The Mismanagement of Berkshire Hathaway

Berkshire Hathaway, based in Omaha, Nebraska, is a multinational holding company. It is under the expert leadership and guidance of Chief Executive Officer and Chairman Warren Buffet. Buffet is a financial icon who, by 1996, managed to amass a $30 billion investment portfolio for his company. He owns various businesses which include GEICO, Fruit of the Loom, and Dairy Queen, It also has minority holdings in the Heinz Kraft Company, American Express, Wells Fargo and Coca Cola (https://www.bloomberg.com/research/stocks/private/snapshot.asp?privcapId=108542404).

On March 9, 2018 Porter Stansberry of Stansberry Research wrote an article called “The Massive, Hidden Problem at Berkshire Hathaway.” In this article, he made a few controversial accusations against Warren Buffet and his management of his company. He states that Berkshire Hathaway has made a series of investments that are “disastrous” and that this information is being hidden away from the company’s shareholders. He is deeply concerned that the company is being “badly mismanaged.”

It is Porter’s opinion that Warren Buffet took a dramatic departure from investing in and buying companies that were efficient with their capital and instead moved into the banking sector, refer to Stansberry Research. Buffet invested more than $20 million dollars buying the stock of four banks. These financial institutions include Bank of America, Bank of New York, Wells Fargo, and U.S. Bancorp. These companies have produced marginal returns at best.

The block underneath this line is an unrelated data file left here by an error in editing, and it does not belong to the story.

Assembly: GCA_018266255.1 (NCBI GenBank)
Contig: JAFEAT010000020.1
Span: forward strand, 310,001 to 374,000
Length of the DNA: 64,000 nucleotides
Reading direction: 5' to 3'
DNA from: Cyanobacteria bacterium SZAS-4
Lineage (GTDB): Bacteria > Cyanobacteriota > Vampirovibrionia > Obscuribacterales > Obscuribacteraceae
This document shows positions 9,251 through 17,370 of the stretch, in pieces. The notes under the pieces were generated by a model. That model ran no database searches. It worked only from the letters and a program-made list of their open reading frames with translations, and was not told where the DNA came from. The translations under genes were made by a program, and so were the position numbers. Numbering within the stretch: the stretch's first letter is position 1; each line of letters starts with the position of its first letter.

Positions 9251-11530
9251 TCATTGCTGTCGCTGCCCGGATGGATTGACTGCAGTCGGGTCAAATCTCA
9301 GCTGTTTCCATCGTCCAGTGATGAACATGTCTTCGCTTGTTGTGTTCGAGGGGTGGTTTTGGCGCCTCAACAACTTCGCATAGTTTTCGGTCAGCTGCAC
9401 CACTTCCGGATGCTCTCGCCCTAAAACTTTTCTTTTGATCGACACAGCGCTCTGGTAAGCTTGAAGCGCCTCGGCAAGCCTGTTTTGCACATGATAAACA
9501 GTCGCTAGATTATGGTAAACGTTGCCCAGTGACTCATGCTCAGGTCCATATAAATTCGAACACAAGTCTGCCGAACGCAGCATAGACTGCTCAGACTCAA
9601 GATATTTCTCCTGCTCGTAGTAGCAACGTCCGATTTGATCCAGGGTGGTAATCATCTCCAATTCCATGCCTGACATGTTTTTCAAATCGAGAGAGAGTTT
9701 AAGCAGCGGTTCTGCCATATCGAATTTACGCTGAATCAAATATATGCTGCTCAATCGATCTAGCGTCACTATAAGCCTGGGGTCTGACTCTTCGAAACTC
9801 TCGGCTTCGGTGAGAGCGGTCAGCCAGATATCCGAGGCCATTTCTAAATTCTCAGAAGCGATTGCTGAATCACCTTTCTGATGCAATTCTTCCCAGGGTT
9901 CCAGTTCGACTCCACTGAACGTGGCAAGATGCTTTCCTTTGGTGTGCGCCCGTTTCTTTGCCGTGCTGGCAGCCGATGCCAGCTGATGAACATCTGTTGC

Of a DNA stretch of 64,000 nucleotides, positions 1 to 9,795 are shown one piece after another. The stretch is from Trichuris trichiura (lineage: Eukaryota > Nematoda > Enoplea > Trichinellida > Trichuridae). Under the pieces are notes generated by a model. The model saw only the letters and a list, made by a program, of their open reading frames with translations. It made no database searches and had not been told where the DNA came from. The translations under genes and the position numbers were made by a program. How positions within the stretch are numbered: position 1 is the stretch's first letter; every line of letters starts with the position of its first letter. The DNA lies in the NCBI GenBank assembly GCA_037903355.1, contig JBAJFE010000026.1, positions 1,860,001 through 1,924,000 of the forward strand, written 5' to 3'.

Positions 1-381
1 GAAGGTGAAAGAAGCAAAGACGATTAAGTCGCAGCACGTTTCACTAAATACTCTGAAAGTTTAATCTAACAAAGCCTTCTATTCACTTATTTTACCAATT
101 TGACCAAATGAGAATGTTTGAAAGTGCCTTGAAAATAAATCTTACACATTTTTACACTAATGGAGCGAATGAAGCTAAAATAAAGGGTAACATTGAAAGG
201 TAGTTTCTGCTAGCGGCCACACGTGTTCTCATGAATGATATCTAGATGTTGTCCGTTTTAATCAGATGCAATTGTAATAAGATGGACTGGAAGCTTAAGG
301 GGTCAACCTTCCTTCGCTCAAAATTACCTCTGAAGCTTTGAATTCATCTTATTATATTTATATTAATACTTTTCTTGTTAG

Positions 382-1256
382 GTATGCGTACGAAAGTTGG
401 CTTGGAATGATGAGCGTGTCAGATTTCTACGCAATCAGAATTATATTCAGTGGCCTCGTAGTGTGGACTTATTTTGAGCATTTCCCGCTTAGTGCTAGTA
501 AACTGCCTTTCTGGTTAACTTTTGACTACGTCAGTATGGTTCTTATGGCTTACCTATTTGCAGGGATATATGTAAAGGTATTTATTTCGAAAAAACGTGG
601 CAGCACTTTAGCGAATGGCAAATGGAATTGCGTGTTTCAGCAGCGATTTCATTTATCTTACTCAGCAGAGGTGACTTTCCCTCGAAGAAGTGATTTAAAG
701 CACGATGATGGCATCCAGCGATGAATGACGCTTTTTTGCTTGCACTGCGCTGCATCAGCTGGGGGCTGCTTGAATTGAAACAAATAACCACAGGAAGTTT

Porter also mentions that Buffet has invested a major amount of capital into utility companies that have been highly regulated since 2003 says Stansberry Research. These two companies, Berkshire Hathaway Energy and the Burlington Northern Santa Fe railroad will probably be two investments that will require more capital to operate in the future. Porter explains that 44% of Berkshire Hathaway’s after tax earnings was invested into these two utilizes last year. He questions this financial strategy and predicts that Berkshire Hathaway’s capital stream will dwindle in the near future. He stresses that these utilities will soon start generating serious debt for Berkshire Hathaway.